“I gave it my all,” the Spaniard said afterwards. “I was risking everything, you know, on the curbs, near the wall and spending a few moments in the dirty air.
“I got close a couple of times, but not close enough to launch an inside move anywhere. But I can tell you I was pushing.”
Considering how Sainz has struggled this year, it was easy to wonder if the result might have been different had Leclerc gone after Verstappen at the end. Binotto welcomed Sainz’s improved racing but noted that he hurt his chances of a first F1 win on Saturday.
“I think Carlos had a strong race today. Good pace, good handling and, as he said, I think he was very, very close at times, so we can be very happy that he is getting more and more confident.” Binotto said.
“To win today with such a close fight with Red Bull and Max, you need to be perfect for a whole weekend. In any case, Carlos’ qualifying wasn’t perfect yesterday and that cost him a bit today. Because being ahead or chasing It is certainly a different matter.”
That statement is true. Beating Verstappen at this point requires a flawless weekend and Ferrari have been found to be generally lacking in strategy, reliability and, in the case of Sainz on Saturday and Sunday, the performance required to beat him, too often in the last two. months.
Leclerc showed at the start of this season that he is capable of stringing together a weekend to beat Verstappen and still looks like the most likely candidate to fight the Dutchman all year, especially if Ferrari continues to deliver a fast car on Sundays. .
Speaking of his 49-point deficit in the championship, Leclerc said: “It motivates me. It motivates me because of course I know the pace is in the car.
“I’m not worried, I’m extremely motivated to finally have a clean weekend and show that we’re here and that we’re strong. So yeah, at Silverstone I hope we can do that.”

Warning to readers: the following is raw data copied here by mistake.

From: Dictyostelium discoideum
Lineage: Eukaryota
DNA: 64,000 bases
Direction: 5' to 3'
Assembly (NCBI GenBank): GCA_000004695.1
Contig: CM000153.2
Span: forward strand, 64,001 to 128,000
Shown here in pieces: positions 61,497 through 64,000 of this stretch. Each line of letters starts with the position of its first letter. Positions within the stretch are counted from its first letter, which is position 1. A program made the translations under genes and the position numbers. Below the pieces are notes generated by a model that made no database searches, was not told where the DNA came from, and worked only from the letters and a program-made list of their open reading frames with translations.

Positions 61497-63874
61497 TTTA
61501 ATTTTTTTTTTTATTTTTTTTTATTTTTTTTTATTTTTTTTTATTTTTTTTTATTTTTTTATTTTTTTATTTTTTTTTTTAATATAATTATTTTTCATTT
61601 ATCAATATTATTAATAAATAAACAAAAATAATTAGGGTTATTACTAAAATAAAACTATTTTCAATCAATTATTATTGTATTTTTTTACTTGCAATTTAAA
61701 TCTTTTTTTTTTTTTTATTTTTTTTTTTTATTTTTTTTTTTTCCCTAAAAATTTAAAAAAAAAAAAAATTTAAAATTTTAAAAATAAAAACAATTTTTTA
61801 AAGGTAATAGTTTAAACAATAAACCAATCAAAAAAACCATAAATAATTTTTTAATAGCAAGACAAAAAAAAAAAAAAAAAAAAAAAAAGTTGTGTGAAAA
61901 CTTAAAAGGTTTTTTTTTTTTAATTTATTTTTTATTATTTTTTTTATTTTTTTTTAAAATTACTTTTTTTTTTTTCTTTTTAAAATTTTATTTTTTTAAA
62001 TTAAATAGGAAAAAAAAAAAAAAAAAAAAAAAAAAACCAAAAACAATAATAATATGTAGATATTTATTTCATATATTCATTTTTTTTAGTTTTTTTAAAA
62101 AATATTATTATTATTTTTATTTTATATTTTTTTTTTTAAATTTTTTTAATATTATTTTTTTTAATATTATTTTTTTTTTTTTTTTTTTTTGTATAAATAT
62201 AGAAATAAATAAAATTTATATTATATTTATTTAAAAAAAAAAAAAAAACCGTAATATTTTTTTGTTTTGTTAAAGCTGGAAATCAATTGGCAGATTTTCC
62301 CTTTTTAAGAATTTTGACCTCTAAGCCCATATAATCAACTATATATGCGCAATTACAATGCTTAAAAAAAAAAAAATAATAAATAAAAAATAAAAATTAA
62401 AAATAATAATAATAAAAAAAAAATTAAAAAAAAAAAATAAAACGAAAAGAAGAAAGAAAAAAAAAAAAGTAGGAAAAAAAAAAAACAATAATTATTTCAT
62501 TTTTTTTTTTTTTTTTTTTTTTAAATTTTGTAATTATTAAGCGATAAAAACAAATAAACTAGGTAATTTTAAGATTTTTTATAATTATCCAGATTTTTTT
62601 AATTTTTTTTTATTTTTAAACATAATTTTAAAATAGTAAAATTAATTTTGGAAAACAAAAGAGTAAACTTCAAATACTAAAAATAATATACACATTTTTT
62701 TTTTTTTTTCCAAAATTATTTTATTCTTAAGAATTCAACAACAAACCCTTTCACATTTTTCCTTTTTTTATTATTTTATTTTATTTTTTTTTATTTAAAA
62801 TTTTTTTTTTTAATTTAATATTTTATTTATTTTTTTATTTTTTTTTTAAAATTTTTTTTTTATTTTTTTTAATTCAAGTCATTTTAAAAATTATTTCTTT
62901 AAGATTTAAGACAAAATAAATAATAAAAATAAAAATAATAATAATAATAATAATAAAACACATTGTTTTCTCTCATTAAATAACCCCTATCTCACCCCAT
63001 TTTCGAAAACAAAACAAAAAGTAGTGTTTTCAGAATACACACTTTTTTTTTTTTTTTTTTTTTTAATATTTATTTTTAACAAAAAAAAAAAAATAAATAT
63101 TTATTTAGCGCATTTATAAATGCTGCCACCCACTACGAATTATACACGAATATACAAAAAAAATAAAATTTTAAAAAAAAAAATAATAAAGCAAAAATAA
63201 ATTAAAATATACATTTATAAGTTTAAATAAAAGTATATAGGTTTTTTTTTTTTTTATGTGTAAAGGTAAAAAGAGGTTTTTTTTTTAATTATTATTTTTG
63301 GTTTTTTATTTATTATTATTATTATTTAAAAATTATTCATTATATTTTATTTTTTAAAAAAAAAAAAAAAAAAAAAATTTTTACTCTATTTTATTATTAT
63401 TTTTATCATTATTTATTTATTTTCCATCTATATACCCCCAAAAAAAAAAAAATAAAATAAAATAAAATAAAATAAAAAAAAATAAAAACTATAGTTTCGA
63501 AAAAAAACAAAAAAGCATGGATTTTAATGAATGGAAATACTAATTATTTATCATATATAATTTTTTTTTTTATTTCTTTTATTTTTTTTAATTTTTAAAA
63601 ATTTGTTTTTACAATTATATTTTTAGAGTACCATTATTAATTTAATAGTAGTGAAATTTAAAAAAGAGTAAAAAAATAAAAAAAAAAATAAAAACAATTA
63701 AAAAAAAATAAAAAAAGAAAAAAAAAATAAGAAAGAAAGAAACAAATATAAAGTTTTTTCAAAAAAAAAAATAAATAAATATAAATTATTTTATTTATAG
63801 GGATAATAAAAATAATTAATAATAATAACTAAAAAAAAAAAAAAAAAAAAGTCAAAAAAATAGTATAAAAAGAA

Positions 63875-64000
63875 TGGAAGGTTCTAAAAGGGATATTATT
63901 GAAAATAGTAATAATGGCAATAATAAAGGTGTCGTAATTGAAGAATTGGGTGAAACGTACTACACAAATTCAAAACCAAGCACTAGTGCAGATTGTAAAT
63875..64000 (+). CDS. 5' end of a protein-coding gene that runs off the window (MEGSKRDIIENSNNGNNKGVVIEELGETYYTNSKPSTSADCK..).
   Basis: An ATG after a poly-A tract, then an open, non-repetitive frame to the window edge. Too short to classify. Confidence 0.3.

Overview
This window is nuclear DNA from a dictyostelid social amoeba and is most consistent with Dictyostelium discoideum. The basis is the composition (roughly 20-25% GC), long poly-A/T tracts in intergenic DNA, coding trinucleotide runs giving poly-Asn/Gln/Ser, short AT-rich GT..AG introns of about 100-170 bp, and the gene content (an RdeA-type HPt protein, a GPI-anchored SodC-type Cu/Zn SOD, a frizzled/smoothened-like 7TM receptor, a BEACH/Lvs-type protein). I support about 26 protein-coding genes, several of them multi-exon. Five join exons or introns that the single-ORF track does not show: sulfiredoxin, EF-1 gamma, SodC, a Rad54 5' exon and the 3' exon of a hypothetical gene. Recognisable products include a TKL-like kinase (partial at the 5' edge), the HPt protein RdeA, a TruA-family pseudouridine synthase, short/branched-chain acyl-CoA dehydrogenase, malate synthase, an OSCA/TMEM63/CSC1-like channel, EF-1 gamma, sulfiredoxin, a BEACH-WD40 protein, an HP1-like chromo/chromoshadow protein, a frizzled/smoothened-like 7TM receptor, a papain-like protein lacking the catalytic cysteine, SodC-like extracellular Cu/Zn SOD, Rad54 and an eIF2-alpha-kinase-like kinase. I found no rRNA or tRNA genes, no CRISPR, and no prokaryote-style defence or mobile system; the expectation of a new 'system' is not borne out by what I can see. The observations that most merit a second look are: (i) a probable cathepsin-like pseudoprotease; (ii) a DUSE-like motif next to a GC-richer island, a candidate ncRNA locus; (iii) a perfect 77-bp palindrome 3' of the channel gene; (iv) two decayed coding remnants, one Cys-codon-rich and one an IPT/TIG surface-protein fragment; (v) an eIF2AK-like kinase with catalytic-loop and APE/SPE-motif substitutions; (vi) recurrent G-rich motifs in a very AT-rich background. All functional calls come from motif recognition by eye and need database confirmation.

Can Ferrari overcome its problems?
Ferrari has a mountain to climb in both championships and is still trying to overcome its reliability issues. The Haas and Alfa Romeo customer team are increasingly frustrated by Ferrari’s problems and Mick Schumacher’s withdrawal from a promising position in Montreal was blamed on a power unit failure.
Reliability can be a two-way street, and not long ago it looked like Red Bull, not Ferrari, might lose a championship to car trouble. Perez’s failure to finish after a suspected gearbox failure is a reminder that Red Bull is not immune to its own problems.
“I don’t think reliability is the only factor, I think the development between now and the end of the season is another, just like the budget cap and reliability too,” Binotto said on Sunday night.
“The power unit is a completely new design compared to the past and the problem we have is that we have a young project and on top of that we have limitations on the dyno’s that didn’t exist in the past so we can’t run as much on the dynamometer, we are limited. That means that the exercise is more complicated”.
Of course, Red Bull is constrained by the same budget cap, but with a nice points lead, fewer reliability issues to worry about, and a superstar driver who seemingly gets better with each passing weekend, it already feels a lot like the Milton Keynes team championships. lose at this point.